Mindfulness has proved to help us be healthier, less affected by stress, more relaxed, sleep better, more creative and open to learning new skills. Could it be the key to unlocking work-life bliss.
In your life’s journey, are you the passenger, or the pilot? You wake up in the morning, drink coffee, go to work, have lunch, go to the gym, eat dinner, go to sleep, and repeat.
However, are you truly engaged in these activities? Do you feel wholeness and meaningfulness, as if you are living with intention and purpose?
Or, do you simply go through the motions, riding on a conveyer belt without much control over where you are going, or what choices you make along the way?
Mindfulness has proved to help us be healthier and less affected by stress, more relaxed, sleep better, more creative and open to learning new skills.
It also helps us improve our relationships with others, makes us happier, gives us more control of lives and therefore leaves us more satisfied.
We all like to think that we are fully engaged in life, taking control in the driver’s seat. However, in reality, most of the time we are on autopilot.
We go through the motions of our routines without stopping to give sincere attention to any of the activities in which we are ‘engaged’.
Through daily mindfulness practices and meditation, you can turn off your autopilot, and experience true engagement with your body and the environment around you.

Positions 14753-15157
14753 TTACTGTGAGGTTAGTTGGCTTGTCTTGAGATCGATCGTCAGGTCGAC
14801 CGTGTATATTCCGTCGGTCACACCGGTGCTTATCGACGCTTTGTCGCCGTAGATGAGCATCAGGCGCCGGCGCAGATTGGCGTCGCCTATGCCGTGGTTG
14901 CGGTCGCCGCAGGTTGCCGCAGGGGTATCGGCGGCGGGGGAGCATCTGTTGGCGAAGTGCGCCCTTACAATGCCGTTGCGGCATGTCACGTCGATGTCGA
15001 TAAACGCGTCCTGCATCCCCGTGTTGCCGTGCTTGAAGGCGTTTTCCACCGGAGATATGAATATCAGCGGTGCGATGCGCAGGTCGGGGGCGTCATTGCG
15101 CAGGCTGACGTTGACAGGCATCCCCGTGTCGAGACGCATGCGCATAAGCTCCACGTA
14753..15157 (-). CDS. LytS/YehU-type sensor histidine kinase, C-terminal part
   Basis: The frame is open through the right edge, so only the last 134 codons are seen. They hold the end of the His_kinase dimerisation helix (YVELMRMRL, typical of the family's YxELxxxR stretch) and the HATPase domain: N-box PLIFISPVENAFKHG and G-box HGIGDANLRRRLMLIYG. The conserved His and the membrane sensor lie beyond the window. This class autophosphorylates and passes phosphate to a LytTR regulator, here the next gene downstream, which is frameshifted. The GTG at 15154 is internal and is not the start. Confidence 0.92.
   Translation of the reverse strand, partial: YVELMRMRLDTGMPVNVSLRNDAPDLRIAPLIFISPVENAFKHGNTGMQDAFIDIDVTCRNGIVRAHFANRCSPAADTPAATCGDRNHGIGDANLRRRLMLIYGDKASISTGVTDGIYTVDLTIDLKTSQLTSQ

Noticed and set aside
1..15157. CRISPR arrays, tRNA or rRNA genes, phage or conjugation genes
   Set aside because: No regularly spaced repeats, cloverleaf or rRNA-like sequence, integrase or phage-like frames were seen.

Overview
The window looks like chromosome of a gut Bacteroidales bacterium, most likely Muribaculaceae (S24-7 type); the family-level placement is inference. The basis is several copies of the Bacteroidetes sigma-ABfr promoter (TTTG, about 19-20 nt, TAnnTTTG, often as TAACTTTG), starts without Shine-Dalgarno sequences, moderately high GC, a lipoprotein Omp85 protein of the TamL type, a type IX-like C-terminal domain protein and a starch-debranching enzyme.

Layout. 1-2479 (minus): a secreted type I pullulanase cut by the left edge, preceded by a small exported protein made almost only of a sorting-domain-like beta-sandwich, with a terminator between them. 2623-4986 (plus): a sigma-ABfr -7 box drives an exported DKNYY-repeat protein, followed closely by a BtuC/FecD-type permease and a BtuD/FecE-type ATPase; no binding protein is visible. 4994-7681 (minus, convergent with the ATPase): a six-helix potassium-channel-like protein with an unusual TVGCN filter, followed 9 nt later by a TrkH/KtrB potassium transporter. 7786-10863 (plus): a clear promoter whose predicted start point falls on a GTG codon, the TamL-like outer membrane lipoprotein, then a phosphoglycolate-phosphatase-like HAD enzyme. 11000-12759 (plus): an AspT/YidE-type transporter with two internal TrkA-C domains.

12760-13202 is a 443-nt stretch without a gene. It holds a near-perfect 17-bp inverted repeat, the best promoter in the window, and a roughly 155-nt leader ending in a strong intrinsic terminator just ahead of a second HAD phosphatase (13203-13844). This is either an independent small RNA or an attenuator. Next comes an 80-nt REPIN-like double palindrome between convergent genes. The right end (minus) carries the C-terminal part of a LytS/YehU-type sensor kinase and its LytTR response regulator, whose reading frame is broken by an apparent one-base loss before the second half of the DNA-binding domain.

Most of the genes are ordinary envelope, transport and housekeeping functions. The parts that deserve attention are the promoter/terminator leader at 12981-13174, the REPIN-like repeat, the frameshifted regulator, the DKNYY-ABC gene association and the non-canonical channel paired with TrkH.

Many people believe that mindfulness is only about meditation, and while this is may be one component, this practice is about so much more.
There are many different ways to incorporate this quality of presence into your daily life, and with practice, any activity can become a mindful activity.
The following seven steps for mindful happiness could help you bring more attention, awareness, and engagement to your daily routine at work and at home.
Start meditating 10 minutes a day
You’re probably thinking: “Meditation? I don’t have the time to meditate, I’m too busy.” While you’re busy juggling your personal and professional life, you may feel as though there aren’t enough hours in the day.
The good news is that meditation can be done in just a few short minutes when you find a spare moment, or are in between tasks.
Think about all the times you idly scroll through your Facebook newsfeed or browse the internet for the same – if not more – amount of time.
Using those pockets of downtime for meditating could be just what the doctor ordered to get you refocused and back on track.
Observe your thoughts
Focus on your breathing, and where your mind is focused in that moment. Is it wandering? If so, where is it going? It is important to understand that our minds do wander, and by being aware of when it happens, we can bring ourselves back to the present moment.
A Harvard study found that people’s minds wander on average 47 per cent of the time, regardless of what they are doing (Killingsworth and Gilbert, 2010). Moreover, they found that mind-wandering causes people to feel unhappy.
Therefore, taking a moment to observe your thoughts can help you to bring your mind back to the present moment, and in turn feel happier.
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